21. It boggles my mind that people so directly involved in the educational system can be so blind to how much of a village it takes to raise a child.  There should be enthusiasm to get as many people involved as possible. Raise awareness! Get politicians involved! Make teachers speak up! All I’ve learned as an undergrad is how essential it is to get parents to participate! Why does a group discussion have to be socialist? It feels like that’s the new communist threat: socialism.  If someone says something that’s a threat to your beliefs, call them a socialist and maybe they’ll back down.

  22. I agree with you Neva. It is time to stop arguing and come together to find a solution that will help benefit the children. They are our future and they need to be our focus.

  23. Boy, did this topic turn into a waste of space. Had I a sweet tooth I might savor all the warm feelings and good intentions, but after decades spent at the table of public education it all tastes sour to me.

    The best thing anyone could do to public education would be to outlaw the use of any demographic information other than age and gender. Treat every incoming student as a unique individual, freed of any preconceived notions or politically-inspired agenda, and respect that student’s performance as a reflection of his/her uniqueness.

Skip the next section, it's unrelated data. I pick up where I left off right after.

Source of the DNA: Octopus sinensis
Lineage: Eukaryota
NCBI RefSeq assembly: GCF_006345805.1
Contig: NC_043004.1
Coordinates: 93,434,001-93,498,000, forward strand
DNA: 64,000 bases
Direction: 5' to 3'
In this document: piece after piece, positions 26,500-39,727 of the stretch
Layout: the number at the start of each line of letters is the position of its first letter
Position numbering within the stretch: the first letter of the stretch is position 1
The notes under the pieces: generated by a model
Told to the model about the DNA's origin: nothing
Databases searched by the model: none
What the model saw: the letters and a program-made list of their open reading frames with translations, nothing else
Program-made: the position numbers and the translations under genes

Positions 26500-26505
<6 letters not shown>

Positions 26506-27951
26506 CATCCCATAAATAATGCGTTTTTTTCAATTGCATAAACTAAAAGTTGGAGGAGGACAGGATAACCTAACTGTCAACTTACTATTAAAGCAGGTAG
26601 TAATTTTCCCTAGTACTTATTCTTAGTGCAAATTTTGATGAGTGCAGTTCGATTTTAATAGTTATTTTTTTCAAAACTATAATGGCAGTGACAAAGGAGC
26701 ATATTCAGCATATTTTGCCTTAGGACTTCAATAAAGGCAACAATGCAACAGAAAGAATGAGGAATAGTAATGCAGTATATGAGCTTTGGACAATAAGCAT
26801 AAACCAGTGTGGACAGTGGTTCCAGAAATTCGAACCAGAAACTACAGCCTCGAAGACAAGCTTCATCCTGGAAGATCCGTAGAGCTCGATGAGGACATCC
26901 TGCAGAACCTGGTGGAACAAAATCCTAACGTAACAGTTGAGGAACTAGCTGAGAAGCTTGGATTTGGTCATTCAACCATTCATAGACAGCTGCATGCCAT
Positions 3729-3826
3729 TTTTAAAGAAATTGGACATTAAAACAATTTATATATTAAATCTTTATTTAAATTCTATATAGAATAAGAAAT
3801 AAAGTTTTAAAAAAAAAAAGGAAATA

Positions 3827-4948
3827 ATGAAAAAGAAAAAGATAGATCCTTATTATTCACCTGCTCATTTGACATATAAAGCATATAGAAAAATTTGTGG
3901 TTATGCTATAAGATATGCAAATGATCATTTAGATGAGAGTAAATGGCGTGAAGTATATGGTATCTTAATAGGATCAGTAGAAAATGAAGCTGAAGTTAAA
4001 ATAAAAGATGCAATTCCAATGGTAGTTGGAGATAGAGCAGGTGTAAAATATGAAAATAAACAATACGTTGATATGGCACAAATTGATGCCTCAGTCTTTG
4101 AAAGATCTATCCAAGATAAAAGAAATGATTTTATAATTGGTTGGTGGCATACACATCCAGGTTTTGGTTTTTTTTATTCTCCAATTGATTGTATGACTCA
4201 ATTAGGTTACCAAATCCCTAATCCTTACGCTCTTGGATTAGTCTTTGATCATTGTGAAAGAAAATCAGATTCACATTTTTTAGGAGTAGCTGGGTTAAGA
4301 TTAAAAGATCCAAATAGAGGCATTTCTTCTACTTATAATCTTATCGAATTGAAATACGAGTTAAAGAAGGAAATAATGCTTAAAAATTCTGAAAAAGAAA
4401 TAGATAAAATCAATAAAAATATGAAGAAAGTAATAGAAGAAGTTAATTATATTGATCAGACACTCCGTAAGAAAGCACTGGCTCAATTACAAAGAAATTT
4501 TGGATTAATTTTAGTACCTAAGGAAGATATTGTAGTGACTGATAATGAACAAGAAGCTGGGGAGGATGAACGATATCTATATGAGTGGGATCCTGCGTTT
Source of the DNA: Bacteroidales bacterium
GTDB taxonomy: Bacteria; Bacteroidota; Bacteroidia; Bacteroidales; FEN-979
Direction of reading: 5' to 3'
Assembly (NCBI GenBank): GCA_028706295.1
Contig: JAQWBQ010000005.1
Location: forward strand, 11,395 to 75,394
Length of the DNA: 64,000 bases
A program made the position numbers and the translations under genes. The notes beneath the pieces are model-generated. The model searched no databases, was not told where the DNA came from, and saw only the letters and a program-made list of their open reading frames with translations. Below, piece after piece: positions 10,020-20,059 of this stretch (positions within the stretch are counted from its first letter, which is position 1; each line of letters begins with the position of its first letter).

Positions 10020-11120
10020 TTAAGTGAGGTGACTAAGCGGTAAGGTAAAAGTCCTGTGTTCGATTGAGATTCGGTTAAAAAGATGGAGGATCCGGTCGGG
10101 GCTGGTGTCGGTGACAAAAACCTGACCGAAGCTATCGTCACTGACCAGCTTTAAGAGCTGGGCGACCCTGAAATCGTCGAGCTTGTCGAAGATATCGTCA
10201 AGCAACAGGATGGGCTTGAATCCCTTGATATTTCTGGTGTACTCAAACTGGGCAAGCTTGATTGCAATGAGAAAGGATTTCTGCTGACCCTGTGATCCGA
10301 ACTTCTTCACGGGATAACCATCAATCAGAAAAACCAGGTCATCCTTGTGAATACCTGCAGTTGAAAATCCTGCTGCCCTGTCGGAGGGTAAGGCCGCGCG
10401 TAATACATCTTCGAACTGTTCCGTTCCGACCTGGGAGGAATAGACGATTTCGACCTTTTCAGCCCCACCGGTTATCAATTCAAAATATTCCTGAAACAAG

To a first grade teacher, a student’s race or socio-economic level says nothing about that individual student, no matter that the child might fit a particular profile. Plenty of children defy group stereotypes and perform better (or worse) than what might be expected from statistics, but when the emphasis is on changing group performance data rather than dealing with students as individuals (and letting the group stats fall where they may), the institution’s ability to serve a student’s uniqueness suffers.

    As a group, half of all students are below-average in intelligence. Public educators are today spending billions of dollars trying to make that half racially indistinguishable from the top half. They have, along with numerous elected buffoons, elevated the scam to a noble calling. Apparently not a single one of these so-called experts has ever taken notice of one simple truism: in the entirety of human endeavor there is not a single talent or skill that is, from a racial standpoint, evenly distributed. Take a look at the who’s who of science, sports, music, engineering, literature, art, or even soldiering, and you will see racial disparity.